[aa_image src="https://cdn57.androidauthority.net/wp-content/uploads/2015/01/PowerVR_by_Imagination-792x446.jpg" alt="PowerVR_by_Imagination" width="792" height="446" class="aligncenter size-single-xlarge wp-image-578895"]Imagination Technologies, the company behind PowerVR GPUs and the MIPS processor, has announced a new imaging framework for Android that will allow handset makers to add the latest computational photography and computer vision features into their camera apps via the GPU.

Many of the smartphones on the market today offer camera apps with advanced features like HDR, panoramic stitching, and gesture recognition. However in many cases these features use the CPU to process the imaging data. However GPUs can also handle such work, in fact many image processing algorithms are better suited to the parallel nature of a GPU.

We are making it easy for our customers and their OEMs to differentiate their camera applications.

The new PowerVR imaging framework binds the GPU with other system components, such as the camera sensor and the CPU, into a “programmable image processing pipeline” that can be used by Android apps, like the bundled camera app.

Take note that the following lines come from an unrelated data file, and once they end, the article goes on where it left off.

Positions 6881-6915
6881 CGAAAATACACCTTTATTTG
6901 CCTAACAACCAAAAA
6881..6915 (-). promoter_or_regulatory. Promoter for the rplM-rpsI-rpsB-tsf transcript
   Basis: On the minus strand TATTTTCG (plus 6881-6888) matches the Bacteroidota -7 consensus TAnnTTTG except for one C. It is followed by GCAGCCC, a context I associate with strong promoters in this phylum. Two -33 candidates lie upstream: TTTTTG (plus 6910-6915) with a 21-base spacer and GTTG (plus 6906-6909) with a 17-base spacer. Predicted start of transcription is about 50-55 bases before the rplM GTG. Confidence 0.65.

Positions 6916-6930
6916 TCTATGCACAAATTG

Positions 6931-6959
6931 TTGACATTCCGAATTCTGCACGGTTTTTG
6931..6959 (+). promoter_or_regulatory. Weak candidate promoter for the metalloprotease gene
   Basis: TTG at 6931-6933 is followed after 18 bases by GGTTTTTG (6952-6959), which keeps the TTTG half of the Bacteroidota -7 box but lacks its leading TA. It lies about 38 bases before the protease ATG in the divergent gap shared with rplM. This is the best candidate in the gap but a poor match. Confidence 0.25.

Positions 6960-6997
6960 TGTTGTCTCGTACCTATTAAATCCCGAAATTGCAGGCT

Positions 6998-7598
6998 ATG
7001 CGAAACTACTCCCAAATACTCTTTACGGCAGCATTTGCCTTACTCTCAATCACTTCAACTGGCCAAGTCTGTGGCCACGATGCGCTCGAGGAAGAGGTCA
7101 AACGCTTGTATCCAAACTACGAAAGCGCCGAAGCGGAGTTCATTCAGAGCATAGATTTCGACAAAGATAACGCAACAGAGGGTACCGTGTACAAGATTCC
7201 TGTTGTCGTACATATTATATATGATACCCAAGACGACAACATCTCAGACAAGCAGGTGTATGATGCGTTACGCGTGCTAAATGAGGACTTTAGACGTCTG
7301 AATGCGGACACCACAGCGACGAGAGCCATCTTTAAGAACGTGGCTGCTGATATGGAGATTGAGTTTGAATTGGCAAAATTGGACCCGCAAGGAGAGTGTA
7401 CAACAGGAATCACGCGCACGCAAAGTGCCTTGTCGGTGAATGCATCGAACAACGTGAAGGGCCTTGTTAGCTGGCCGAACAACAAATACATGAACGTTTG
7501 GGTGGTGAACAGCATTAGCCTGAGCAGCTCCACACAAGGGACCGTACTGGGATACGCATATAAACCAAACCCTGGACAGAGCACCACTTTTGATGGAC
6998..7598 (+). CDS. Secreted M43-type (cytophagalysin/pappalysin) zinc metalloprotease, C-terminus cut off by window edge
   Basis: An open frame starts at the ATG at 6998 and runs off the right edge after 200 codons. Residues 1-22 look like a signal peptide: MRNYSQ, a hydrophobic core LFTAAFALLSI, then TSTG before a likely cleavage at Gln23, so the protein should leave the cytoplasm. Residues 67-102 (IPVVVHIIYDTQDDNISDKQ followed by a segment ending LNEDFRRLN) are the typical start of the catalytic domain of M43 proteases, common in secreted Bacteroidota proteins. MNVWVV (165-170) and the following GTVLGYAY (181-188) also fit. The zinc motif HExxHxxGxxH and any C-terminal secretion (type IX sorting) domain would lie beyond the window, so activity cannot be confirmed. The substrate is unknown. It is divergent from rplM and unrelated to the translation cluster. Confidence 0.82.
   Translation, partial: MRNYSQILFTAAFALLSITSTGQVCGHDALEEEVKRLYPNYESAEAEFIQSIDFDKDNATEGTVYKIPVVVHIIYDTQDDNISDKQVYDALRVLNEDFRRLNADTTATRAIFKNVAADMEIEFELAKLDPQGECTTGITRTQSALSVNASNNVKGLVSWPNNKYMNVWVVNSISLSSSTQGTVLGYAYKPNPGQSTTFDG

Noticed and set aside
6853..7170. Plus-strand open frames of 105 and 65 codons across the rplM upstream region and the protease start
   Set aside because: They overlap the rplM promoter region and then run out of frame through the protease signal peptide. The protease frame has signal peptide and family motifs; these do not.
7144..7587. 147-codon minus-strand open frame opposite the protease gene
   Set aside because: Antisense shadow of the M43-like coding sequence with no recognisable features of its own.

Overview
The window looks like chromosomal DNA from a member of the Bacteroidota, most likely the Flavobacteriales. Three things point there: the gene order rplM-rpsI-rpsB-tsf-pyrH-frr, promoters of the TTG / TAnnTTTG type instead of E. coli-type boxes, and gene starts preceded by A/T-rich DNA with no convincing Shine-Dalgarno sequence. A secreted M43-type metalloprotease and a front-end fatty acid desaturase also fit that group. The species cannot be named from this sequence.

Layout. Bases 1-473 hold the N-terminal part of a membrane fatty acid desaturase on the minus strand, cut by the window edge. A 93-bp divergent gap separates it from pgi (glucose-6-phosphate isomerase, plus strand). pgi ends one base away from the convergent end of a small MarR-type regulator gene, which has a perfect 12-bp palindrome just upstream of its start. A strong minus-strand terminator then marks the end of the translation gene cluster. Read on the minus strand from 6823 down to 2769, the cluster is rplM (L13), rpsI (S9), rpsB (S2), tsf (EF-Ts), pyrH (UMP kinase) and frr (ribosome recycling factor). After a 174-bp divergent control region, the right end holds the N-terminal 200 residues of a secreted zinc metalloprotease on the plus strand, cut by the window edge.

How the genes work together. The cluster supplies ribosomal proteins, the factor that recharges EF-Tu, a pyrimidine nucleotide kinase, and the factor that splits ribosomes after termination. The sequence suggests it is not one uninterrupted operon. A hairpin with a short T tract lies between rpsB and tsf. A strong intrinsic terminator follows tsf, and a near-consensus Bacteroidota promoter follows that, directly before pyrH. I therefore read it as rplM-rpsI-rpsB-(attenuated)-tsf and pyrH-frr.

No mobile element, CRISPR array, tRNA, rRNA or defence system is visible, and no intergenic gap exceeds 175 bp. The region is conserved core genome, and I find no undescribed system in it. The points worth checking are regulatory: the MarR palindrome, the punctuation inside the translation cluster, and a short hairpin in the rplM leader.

What this means for the consumer is that smartphone makers can add new vision features to their smartphones without having to add special dedicated image processing hardware. As Peter McGuinness from Imagination puts it, “With the imaging framework for PowerVR, we are making it easy for our customers and their OEMs to differentiate their camera applications using their existing SoCs, all without adding to the hardware cost.”

The way Imagination has done this is by adding a set of extensions to the OpenCL and EGL APIs so that an app can directly sample YUV data coming from the camera. As a result OEMs can implement many of the imaging algorithms like noise reduction and HDR in the GPU, rather than the CPU.

Of course for a smartphone to use this GPU computing power, it will need to have a PowerVR GPU, but I guess that is the point that Imagination are trying to make!